In (Facebook) friends we trust

Hazel McHugh By Hazel McHugh

Why insurers should put customers in charge of driving referrals.

When Facebook turned 10, Mark Zuckerberg took time out to remember his “amazing journey". In a post to the world, he explained that he’s always thought it was important to give “people the power to share and stay connected, empowering people to build their own communities themselves” and, like it or loathe it, Facebook does exactly what it says on the tin. If you doubt whether it really helps people stay connected just ask my 80-year-old mum how long she spends looking at Facebook photos and how much she enjoys it!

So where does that leave insurance brands? For some time we’ve known that customers buy more, show greater loyalty and refer more of their friends when they are part of an online community, but does that community need to be built by a brand or can insurers leverage Facebook or insurance buying platforms like Bought By Many to build communities for them?

Why do we need communities: Facing up to the trust issue

It’s hard to remember a time when people were more suspicious of banks, insurance firms or indeed anyone with even a passing connection to the financial services industry. Restoring trust and finding convincing ways to engage with customers is a huge priority for all within the industry. For insurers who increasingly face pressure from new online competitors, the issue is urgent: find a way to build genuine loyalty or disappear under the challenges of margin compression, customer promiscuity and a competitive landscape that’s getting harder and more cluttered by the day.

Customers are getting harder to reach

Yet, even as the need to connect with customers becomes more and more urgent, those very same customers are getting harder and harder to reach. Traditional advertising has lost its magic touch. The typical person recalls just 4% of advertising from the last TV show they watched^ and 55% of us prefer to watch without any ads at all. Just 22% of firms say that direct mail is a powerful way to talk to consumers and print ads have lost their glossy appeal. Put simply, old media is beginning to look… old.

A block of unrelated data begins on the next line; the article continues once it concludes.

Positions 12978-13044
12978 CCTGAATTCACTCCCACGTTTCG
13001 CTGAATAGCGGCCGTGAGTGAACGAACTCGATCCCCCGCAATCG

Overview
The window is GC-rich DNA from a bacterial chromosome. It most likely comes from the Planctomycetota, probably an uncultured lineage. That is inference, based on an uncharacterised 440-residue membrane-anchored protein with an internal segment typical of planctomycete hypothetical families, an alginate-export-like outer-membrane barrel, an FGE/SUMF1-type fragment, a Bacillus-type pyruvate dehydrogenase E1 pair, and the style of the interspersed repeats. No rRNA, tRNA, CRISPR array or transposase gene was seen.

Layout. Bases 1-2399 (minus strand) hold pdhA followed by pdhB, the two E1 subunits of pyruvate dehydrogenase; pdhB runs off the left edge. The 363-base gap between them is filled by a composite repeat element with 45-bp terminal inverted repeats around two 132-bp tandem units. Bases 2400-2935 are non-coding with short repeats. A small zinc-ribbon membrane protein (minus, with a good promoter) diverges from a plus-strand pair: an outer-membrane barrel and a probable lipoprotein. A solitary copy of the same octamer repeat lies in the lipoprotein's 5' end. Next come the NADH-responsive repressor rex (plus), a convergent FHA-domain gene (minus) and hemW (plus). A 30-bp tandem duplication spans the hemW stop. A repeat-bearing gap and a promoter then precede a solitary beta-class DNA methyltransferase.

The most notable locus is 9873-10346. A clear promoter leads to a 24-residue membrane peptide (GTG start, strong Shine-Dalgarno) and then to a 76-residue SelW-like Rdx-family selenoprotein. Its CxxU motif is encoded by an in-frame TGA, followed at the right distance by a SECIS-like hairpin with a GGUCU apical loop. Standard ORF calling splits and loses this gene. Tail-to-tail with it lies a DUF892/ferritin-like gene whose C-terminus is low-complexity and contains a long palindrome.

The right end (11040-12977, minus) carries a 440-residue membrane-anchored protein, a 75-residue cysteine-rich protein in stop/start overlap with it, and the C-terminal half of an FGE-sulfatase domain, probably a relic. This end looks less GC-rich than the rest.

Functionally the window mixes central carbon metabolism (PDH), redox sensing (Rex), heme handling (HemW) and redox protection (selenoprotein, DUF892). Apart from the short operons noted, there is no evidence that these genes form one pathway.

Customers no longer turn to the media for advice on which brands to trust and the reason why is simple. They don’t need to. Consumers are connecting with each other, via social networks and online communities, to share views on brands, refer friends to the best insurance deal or offer feedback on the latest banking customer service disaster. Yes, Mark Zuckerberg et al have well and truly succeeded in giving power to the people.

The community-led fight back

In many sectors brands are fighting back using online communities, hoping that bringing customers together will foster engagement and strengthen relationships. The case for a branded online community is, after all, pretty compelling^:

  • 76% of people feel more positive about the company
  • 82% are more likely to recommend the business to others
  • 91% think the community helps them give candid feedback

But despite the great stats, how many superb examples of branded online communities can you think of? Community consultancy FeverBee asks a similar question, providing a list of key community failures from brands as diverse as the BBC, Arsenal FC and Lurpak butter.

When a brand as content rich as the BBC fails to make a community fly it’s time to question whether insurance firms really have what it takes?

Facing up to failure

So why do so many online communities fail? There are many more complicated answers out there, but put simply, because of three key reasons: